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home : columnists : columnists July 25, 2017

Osteomyelitis uncommon, less frequent

By Dr. John Roberts

A reader has asked that I write about osteomyelitis. This is a condition where the bone and/or bone marrow become infected, usually with bacteria. These bacteria cause a pyogenic reaction - the body produces pus that contains infection-fighting white blood cells. The bacteria that cause the infection vary based on the age of the patient and the location of the infection.

Osteomyelitis is a fairly uncommon condition that is actually becoming less frequent, perhaps because of earlier diagnosis and more effective therapy. Despite being less frequent, when present, it can cause serious problems.

There are conditions that can predispose one to develop osteomyelitis. It is more common in people with open fractures, diabetics, those with sickle cell disease, IV drug abusers, alcoholics, chronic steroid users and those with suppressed immune systems. It can also occur in people with chronic joint problems and those who have artificial joint replacements.

Osteomyelitis can be a localized condition or can spread through the bone and marrow. It can be classified using many criteria including the offending organism, how the infection was introduced to the bone, and its anatomic location.

It is also classified as acute (early infection) or chronic if it has progressed and failed treatment. Acute osteomyelitis can be further divided into hematogenous or contiguous types based on how the infection was contracted.

Hematogenous osteomyelitis is caused by bacteria getting into the blood stream at a remote site and traveling to the bone. This usually occurs in children in the part of the bone called the metaphysis. The metaphyses are found at the end of bones where bone lengthening occurs. Blood flow in these areas is slow which allows the bacteria to get a foothold.

Adults who get hematogenous osteomyelitis usually have some type of immune system suppression. It is more common in those who use IV drugs, have HIV and can even occur as a result of infected teeth.

The other type of acute osteomyelitis is caused by contiguous infection. The infection is spread from the skin surface to the bone through trauma, surgery or even just having an open sore on the skin. Surgeries that involve repairing or replacing joints can be prone to this type of infection. This is why performing orthopedic surgery in a sterile environment and not cutting through infected skin is so important. Contiguous infection is more common in adults and adolescents.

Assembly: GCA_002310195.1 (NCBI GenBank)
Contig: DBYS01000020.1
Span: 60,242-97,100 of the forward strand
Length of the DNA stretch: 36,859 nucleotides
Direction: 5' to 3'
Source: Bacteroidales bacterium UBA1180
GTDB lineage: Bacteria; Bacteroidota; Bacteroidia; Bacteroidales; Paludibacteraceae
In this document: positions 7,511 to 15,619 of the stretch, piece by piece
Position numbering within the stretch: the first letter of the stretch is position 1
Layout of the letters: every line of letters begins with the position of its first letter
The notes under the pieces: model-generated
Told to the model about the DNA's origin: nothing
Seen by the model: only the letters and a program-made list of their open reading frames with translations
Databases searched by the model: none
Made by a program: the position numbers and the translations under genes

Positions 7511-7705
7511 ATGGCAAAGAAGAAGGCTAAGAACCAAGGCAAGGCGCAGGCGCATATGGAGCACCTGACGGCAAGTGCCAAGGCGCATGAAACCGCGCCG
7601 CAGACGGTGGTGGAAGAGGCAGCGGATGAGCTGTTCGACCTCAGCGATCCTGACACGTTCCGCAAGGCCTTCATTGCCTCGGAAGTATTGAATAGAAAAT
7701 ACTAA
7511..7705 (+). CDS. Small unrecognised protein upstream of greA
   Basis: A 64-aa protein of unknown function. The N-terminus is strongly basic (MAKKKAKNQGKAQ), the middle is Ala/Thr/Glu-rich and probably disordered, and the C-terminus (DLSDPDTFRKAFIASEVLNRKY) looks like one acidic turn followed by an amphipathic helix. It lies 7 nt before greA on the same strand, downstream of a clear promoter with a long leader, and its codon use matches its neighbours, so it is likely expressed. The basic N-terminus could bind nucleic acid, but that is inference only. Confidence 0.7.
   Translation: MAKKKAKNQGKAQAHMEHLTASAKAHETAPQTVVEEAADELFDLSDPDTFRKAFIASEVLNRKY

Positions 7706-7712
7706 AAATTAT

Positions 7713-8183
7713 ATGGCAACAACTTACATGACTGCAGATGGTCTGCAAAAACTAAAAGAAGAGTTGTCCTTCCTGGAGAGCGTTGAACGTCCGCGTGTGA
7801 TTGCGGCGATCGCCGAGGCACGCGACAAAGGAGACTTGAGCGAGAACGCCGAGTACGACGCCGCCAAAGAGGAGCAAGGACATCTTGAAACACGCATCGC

Chronic osteomyelitis results when treatment of the acute infection fails or the infection is not recognized in time. The immune reaction of the body can actually cause plugging of blood vessels and reduced circulation in the area of infection. This results in areas of bone being isolated from nutrients causing a smoldering infection.

There are many symptoms of osteomyelitis, but the most common are fever and swelling, tenderness and redness over the bone. Patients may feel like they have the flu with malaise and bone aches. Children may refuse to move the area associated with the infected bone.

Diagnosing osteomyelitis can be difficult. The evaluation typically involves some blood work and removal of bone tissue via needle or surgery to look for signs of infection. Unfortunately, these cultures may not grow bacteria in the lab.

Radiology studies are also very important in diagnosis. Regular X-rays may not show an abnormality in the bone for a few weeks. A bone scan is more sensitive. This test involves injecting a nuclear tracer into the body that travels to areas of inflammation.

MRI scans are also very good at picking up early infection. Depending on the site of suspected infection, CT scanning may also be of value. Ultrasound imaging is sometimes used in children.

Antibiotics are used to treat osteomyelitis. The choice of antibiotics is an educated guess and is based on the location of the infection as well as the age of the patient and route of infection. More specific treatment is tailored when and if the offending bacteria are able to be identified in the microbiology lab.

Since the infection can be quite isolated and the blood supply to the area may be compromised, antibiotic treatment may need to be given for weeks to months. Infections that do not respond may require surgery to remove the dead and infected tissue. Prior to effective antibiotic therapy, sometimes blow fly larvae would be inoculated into the infected bone to eat the dead tissue.

Early management of those with bacteria in the blood is critical to prevention of hematogenous osteomyelitis. Good wound management and surgical techniques are important to prevent the contiguous type.

Dr. John Roberts is a local physician. His column appears in Monday's edition of the Times, and he has a daily health tip on the front page. Dr. Roberts is one of the owners of Sagamore News Media, parent company of The Times.

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